3. Be Specific About What You’re Saying
While it might seem simpler to use a shorthand phrase to convey meaning, it’s often best to be specific with what you say. This could mean making sure to provide all the relevant details, such as what time to meet, when, where and what time an event will end. Don’t be vague — be concrete and literal. If you’re not sure you were direct enough, ask if there’s anything you can clarify and make sure to leave space for thinking time.
Clarify everything. For example, ‘We are going to mall today’ does not have enough information, you should add exact details of when, how, with how many people, how long it will last etc. And please don’t ask open ended questions. If we talk too much about our interest, you can kindly say to stop, but please don’t roll your eyes or make jokes about our interests. — tesla
I have difficulty understanding vague directions. Please be precise, specific, and direct when talking to me. And please be patient with me. Often times, I don’t understand something the first time around, and will need a little time to ‘translate’ the information so that it makes sense to me. — lemonpoppyseed99
4. Talking About Feelings Isn’t Easy
Emotions are hard. While a lot of people have trouble explaining how they’re feeling, this is magnified for many people on the spectrum. Feelings and emotions are usually vague or abstract concepts, so translating that into words isn’t intuitive for many autistic people who prefer direct, concrete forms of communication. (And just because feelings are hard to talk about, it doesn’t mean autistic people don’t have feelings or empathy.)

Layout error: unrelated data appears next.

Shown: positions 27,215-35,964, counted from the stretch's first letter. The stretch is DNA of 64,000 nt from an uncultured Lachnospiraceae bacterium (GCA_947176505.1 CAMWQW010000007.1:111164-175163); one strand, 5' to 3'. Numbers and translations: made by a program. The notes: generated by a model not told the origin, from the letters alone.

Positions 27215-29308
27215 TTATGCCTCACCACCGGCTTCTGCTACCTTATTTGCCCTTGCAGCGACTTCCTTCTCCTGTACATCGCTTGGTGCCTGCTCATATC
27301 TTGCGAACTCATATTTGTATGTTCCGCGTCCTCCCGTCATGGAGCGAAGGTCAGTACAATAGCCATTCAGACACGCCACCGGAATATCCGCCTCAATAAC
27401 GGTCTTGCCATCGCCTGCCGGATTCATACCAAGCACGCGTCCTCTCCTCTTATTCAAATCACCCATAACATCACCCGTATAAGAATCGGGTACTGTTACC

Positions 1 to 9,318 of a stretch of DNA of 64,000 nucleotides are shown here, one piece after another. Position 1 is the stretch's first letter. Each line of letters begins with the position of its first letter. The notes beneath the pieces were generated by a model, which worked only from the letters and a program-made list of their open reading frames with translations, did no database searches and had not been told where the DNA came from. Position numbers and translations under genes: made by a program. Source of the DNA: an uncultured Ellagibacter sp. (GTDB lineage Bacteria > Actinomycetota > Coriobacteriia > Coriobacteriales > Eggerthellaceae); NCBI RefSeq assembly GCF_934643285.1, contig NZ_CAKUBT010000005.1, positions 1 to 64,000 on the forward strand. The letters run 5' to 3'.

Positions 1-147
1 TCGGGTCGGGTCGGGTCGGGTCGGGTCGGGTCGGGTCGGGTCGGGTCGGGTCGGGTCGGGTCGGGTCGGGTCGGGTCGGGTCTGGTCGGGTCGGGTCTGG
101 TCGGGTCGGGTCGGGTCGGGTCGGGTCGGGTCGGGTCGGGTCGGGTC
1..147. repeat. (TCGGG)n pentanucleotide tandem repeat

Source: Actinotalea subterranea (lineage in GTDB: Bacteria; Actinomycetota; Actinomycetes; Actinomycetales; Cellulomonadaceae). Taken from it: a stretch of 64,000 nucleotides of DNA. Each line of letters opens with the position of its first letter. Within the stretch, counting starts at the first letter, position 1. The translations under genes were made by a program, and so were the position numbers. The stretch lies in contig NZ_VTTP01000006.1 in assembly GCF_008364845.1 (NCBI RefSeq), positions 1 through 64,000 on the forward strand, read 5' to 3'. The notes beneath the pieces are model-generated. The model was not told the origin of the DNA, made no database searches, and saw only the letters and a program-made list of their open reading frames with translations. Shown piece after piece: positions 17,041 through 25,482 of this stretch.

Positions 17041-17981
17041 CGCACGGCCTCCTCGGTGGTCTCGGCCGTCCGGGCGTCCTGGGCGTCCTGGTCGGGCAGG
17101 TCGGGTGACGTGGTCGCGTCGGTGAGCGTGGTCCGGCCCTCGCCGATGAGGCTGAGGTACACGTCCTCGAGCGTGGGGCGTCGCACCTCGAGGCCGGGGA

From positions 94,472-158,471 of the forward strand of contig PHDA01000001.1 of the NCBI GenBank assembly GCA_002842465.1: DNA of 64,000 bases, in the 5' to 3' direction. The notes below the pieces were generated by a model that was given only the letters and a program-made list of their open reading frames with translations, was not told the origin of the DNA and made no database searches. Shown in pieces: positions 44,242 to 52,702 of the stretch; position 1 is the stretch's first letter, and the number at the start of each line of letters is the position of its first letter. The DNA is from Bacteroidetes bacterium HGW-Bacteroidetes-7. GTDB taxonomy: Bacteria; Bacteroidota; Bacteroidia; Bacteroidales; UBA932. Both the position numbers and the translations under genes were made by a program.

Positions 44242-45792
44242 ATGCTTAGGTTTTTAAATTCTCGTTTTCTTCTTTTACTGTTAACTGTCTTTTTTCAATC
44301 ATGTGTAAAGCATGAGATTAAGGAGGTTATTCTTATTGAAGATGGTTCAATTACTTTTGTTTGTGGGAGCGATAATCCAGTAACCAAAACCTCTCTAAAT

Just because I’m verbal does not mean I can explain my feelings. I do not understand why I am different but I know I am. Inclusion is my right but not necessarily something I am able to easily do. — Toryann
5. Respect Nonverbal Communication, Too
There are many ways to communicate, and words are only a small portion of the equation. The exact numbers vary, but up to 80 or 90% of all communication is nonverbal, whether someone is considered verbal or nonverbal. Accordingly, pay attention to nonverbal forms of communication, which could include everything from tone of voice, facial expressions and gestures. This goes both ways — autistic people use these clues to help understand meaning too.
People need to understand that just because someone with autism isn’t speaking words doesn’t mean they aren’t communicating. Communication isn’t only verbal, it’s also nonverbal. It doesn’t mean they don’t understand you. — Samantha B.
6. Eye Contact Isn’t Everything
Holding eye contact is taught in almost every public speaking class, but it might just be overrated. Sustained eye contact with someone, especially someone new, is very difficult. So just because someone isn’t making eye contact does not mean they aren’t listening or they don’t care. Dropping the expectation for eye contact is a simple thing that can make communication more comfortable.
Just because I’m not making eye contact doesn’t mean I’m not listening. — The Bid
7. Be Patient When Communicating
Getting a message across as fast as possible is useless if the other person doesn’t understand what you are trying to convey. Be patient. People on the spectrum may need a few extra quiet moments to process what you said, especially if communicating in a setting that isn’t ideal, like in a large group or on the phone. Value truly sharing or receiving the message, even if it takes a little longer or looks different than what you’re used to.
Please understand that I’m often very nervous. So be patient. — Alyona